Best Chair Exercises for People with Disabilities
1. Chest Squeeze
This is an easy and effective chest workout at home. Sit up straight, contracting your ab muscles to support your back. Push your palms together with continuous pressure and extend out away from your chest until your arms are nearly straight. Slowly pull your hands back in towards your chest, squeeze your shoulder blades together, and repeat. Ready for a challenge? Hold a rubber ball or a medicine ball for a harder workout.
2. Chest Press
Wrap a resistance band around your wheelchair or a chair you are sitting into a workout just below the level of your shoulder blades. Hold the resistance band so there is no slack when your arms are at a 90-degree angle. Extend the band out and hold for three seconds before retracting your arms again. Remember, keep your core engaged to support the muscles in your lower back to avoid injury.
3. Captain’s Chair Exercises
This one will feel familiar to a lot of you! The Captain’s Chair exercise nearly mimics the movement one would use to adjust yourself in a wheelchair and it is a key move for arm workouts at home. Sit up straight and grab the sides or the front of your seat and push your upper body up – and potentially – off the chair. If you have lower core control, lift your legs up toward your chest as you rise for an extra challenge.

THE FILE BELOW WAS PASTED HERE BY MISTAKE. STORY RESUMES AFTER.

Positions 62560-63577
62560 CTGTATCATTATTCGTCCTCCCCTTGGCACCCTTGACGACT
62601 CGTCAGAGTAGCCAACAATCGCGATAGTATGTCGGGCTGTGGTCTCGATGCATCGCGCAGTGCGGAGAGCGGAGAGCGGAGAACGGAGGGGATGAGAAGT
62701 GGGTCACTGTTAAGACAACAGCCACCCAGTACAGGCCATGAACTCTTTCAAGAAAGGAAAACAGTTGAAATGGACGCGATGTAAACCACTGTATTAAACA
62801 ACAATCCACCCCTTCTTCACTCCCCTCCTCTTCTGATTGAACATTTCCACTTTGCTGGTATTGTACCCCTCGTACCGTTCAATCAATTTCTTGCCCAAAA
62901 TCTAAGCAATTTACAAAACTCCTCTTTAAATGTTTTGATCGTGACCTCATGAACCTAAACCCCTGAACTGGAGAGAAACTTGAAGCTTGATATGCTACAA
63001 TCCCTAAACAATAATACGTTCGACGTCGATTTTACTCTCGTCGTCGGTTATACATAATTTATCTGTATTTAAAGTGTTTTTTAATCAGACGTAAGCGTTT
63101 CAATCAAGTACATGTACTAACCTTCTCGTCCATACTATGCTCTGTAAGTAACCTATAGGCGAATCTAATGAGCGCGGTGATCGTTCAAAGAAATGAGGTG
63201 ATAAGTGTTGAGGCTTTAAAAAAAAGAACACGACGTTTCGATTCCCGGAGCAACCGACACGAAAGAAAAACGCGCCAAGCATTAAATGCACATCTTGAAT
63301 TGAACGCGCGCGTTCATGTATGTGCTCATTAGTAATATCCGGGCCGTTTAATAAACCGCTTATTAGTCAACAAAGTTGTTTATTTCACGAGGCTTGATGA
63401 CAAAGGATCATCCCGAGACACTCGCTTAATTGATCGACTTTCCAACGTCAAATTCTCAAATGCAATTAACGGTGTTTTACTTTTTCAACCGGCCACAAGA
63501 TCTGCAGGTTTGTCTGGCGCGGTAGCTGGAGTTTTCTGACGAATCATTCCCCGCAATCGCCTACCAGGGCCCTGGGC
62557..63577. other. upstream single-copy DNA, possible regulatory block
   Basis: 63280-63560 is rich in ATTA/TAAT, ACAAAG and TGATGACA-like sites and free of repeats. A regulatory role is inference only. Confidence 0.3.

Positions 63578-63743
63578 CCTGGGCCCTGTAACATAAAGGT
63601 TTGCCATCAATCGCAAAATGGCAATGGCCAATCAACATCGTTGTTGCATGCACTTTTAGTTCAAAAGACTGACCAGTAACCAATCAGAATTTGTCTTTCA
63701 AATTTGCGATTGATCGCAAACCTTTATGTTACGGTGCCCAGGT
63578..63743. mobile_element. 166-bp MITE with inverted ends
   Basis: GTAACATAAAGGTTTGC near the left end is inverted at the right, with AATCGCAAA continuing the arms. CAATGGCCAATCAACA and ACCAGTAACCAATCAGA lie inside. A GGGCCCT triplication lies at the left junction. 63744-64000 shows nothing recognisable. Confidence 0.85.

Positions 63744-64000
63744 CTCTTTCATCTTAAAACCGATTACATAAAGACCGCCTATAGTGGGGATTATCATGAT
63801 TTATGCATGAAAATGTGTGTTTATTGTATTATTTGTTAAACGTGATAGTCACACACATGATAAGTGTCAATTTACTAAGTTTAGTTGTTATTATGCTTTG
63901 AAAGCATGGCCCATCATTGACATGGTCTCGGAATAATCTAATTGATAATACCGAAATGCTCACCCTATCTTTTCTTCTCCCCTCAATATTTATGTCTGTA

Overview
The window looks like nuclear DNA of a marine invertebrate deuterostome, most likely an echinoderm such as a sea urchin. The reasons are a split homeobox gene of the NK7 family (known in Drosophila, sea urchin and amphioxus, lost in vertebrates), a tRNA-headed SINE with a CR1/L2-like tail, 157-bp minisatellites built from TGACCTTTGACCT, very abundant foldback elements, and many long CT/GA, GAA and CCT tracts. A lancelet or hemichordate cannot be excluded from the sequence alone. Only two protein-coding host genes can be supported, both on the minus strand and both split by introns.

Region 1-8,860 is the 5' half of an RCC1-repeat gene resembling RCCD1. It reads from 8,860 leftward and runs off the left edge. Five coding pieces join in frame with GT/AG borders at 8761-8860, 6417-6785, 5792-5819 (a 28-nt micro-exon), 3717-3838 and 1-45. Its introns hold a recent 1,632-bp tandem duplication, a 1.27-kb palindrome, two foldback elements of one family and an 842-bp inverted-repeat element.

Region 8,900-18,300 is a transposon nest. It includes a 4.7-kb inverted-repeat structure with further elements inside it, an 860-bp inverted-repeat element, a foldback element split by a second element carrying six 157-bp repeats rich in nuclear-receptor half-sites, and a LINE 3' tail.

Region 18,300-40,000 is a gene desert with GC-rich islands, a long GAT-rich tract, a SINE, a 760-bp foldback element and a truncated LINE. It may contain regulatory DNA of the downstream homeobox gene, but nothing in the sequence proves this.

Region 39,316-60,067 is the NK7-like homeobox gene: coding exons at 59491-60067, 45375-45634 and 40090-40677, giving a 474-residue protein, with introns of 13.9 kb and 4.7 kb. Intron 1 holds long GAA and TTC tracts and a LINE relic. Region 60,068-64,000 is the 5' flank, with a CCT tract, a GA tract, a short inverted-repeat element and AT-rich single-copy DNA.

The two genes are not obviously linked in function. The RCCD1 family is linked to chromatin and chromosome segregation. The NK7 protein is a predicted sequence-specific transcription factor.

4. Side Bend Stretch
Many core exercises require you to get on the floor to complete. But the side bend stretch is an effective ab workout at home that you can do while seated. Start at your baseline: always sitting up tall and supporting your back with a strong core. Keeping your core engaged, extend your right arm toward the ceiling, keeping your arm close to your right ear. Slowly and carefully, bend your upper body into the movement, reaching over the top of your head and making a “c” shape with your spine. Repeat the movement on the other side. Be careful not to overextend yourself in this position. When you feel your abs engage, stop, and come back to the center.
5. Seated Crunches
Many people will search “exercises for a wheelchair-bound person,” without realizing working out from a seated position can be very beneficial toward working out your core muscles. To perform a seated crunch, sit up straight with your arms crossed at your chest. Pull your belly button in like you are trying to make it touch your spine. Press your lower back into your chair as you curl your upper body toward your thighs. Straighten to come back to a neutral position. Want more of a challenge? Loop a resistance band around a door to increase intensity.
Now is a great time to adopt a new exercise program. Whether you are working with a physical trainer who has experience working out with people with disabilities, or if you want to fly solo and try our top 5 wheelchair exercises, there is no wrong way to take measures at improving your physical and mental health.